ROBERT I. MISBIN, M.D.
Since phenformin's introduction into clinical medicine, a total of 552 cases of lactic acidosis have been reported in patients taking this hypoglycemic agent. In 306 cases, sufficient documentation was available to establish the diagnosis with reasonable certainty (blood lactate, 6 meq/litre or greater, and blood pH, 7.33 or less). The mortality rate among insulin-treated patients (15%) was considerably less than the mortality rate in the group as a whole (42%). Taken together with results from animal studies, these data suggest that insulin is the treatment of choice for phenformin-associated lactic acidosis. Sodium bicarbonate should be administered to patients with severe acidosis, but should be withheld from patients with mild acidosis. Overly aggressive administration of sodium bicarbonate can be deleterious and should be avoided. Although dialysis has been suggested by some authors for the treatment of phenformin-associated lactic acidosis, the mortality rate among dialyzed patients (48%) was roughly the same as for the group as a whole (42%).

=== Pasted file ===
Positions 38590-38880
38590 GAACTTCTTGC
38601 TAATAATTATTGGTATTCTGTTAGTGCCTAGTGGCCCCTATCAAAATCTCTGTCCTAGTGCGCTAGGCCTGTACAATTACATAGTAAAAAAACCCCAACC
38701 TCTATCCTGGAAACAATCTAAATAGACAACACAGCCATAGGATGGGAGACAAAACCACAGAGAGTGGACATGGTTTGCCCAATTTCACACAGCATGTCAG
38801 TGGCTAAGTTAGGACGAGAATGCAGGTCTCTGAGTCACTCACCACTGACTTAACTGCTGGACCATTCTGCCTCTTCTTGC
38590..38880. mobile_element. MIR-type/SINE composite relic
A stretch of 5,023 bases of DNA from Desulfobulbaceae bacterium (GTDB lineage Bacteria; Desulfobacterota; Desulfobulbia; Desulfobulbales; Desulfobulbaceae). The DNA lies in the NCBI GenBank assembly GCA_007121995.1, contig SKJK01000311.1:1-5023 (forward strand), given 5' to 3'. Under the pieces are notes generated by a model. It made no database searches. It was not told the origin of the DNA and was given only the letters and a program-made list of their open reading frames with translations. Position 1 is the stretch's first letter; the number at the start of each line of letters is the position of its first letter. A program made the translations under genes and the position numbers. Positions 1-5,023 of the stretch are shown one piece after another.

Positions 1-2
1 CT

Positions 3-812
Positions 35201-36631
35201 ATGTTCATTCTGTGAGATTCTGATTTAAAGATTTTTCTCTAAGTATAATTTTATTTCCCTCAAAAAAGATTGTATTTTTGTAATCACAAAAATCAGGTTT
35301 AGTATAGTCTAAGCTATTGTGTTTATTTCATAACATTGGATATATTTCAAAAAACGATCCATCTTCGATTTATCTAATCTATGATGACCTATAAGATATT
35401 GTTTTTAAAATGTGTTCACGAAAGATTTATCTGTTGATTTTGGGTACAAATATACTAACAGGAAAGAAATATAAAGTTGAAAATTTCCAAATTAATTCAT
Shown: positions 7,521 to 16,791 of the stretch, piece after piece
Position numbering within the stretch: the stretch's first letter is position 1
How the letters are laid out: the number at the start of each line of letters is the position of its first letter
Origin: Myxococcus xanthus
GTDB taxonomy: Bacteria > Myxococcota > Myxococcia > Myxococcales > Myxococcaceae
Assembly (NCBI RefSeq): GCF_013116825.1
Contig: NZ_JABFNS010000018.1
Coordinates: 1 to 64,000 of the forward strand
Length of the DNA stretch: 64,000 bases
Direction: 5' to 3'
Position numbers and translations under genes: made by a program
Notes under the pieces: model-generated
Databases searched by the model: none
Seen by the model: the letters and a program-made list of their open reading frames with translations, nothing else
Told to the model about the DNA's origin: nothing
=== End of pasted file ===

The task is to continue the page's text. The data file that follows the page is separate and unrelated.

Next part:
MISBIN RI. Phenformin-Associated Lactic Acidosis: Pathogenesis and Treatment. Ann Intern Med. ;87:591–595. doi: 10.7326/0003-4819-87-5-591
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Published: Ann Intern Med. 1977;87(5):591-595.
Endocrine and Metabolism.
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